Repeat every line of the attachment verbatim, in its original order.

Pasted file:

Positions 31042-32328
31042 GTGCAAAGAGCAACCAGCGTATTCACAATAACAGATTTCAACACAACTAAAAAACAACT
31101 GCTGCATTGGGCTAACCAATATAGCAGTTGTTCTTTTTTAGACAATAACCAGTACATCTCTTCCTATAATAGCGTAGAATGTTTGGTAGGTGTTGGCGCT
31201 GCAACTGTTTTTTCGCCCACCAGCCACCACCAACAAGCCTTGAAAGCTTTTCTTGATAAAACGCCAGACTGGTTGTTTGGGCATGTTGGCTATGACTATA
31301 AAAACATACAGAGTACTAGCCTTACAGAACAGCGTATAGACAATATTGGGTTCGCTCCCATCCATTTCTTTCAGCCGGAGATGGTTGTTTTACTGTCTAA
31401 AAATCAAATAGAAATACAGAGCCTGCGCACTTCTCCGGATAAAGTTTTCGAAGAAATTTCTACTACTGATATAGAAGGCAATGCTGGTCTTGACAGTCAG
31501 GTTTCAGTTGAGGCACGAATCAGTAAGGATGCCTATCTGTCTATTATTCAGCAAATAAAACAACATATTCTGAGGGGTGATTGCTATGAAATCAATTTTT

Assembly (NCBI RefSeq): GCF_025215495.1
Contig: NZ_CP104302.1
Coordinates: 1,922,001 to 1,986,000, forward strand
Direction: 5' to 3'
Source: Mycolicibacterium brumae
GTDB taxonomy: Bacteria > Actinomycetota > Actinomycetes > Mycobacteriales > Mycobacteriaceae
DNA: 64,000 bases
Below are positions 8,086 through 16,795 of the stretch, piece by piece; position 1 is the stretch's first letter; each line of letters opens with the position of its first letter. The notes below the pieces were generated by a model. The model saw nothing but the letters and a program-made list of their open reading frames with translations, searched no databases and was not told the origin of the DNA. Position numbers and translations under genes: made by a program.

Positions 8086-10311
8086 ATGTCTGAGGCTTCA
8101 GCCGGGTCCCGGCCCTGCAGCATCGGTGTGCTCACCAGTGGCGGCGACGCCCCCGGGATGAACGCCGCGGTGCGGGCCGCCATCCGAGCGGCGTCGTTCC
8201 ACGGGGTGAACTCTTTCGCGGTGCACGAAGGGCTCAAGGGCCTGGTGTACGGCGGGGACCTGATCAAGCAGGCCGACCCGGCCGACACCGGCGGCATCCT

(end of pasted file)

Positions 31042-32328
31042 GTGCAAAGAGCAACCAGCGTATTCACAATAACAGATTTCAACACAACTAAAAAACAACT
31101 GCTGCATTGGGCTAACCAATATAGCAGTTGTTCTTTTTTAGACAATAACCAGTACATCTCTTCCTATAATAGCGTAGAATGTTTGGTAGGTGTTGGCGCT
31201 GCAACTGTTTTTTCGCCCACCAGCCACCACCAACAAGCCTTGAAAGCTTTTCTTGATAAAACGCCAGACTGGTTGTTTGGGCATGTTGGCTATGACTATA
31301 AAAACATACAGAGTACTAGCCTTACAGAACAGCGTATAGACAATATTGGGTTCGCTCCCATCCATTTCTTTCAGCCGGAGATGGTTGTTTTACTGTCTAA
31401 AAATCAAATAGAAATACAGAGCCTGCGCACTTCTCCGGATAAAGTTTTCGAAGAAATTTCTACTACTGATATAGAAGGCAATGCTGGTCTTGACAGTCAG
31501 GTTTCAGTTGAGGCACGAATCAGTAAGGATGCCTATCTGTCTATTATTCAGCAAATAAAACAACATATTCTGAGGGGTGATTGCTATGAAATCAATTTTT

Assembly (NCBI RefSeq): GCF_025215495.1
Contig: NZ_CP104302.1
Coordinates: 1,922,001 to 1,986,000, forward strand
Direction: 5' to 3'
Source: Mycolicibacterium brumae
GTDB taxonomy: Bacteria > Actinomycetota > Actinomycetes > Mycobacteriales > Mycobacteriaceae
DNA: 64,000 bases
Below are positions 8,086 through 16,795 of the stretch, piece by piece; position 1 is the stretch's first letter; each line of letters opens with the position of its first letter. The notes below the pieces were generated by a model. The model saw nothing but the letters and a program-made list of their open reading frames with translations, searched no databases and was not told the origin of the DNA. Position numbers and translations under genes: made by a program.

Positions 8086-10311
8086 ATGTCTGAGGCTTCA
8101 GCCGGGTCCCGGCCCTGCAGCATCGGTGTGCTCACCAGTGGCGGCGACGCCCCCGGGATGAACGCCGCGGTGCGGGCCGCCATCCGAGCGGCGTCGTTCC
8201 ACGGGGTGAACTCTTTCGCGGTGCACGAAGGGCTCAAGGGCCTGGTGTACGGCGGGGACCTGATCAAGCAGGCCGACCCGGCCGACACCGGCGGCATCCT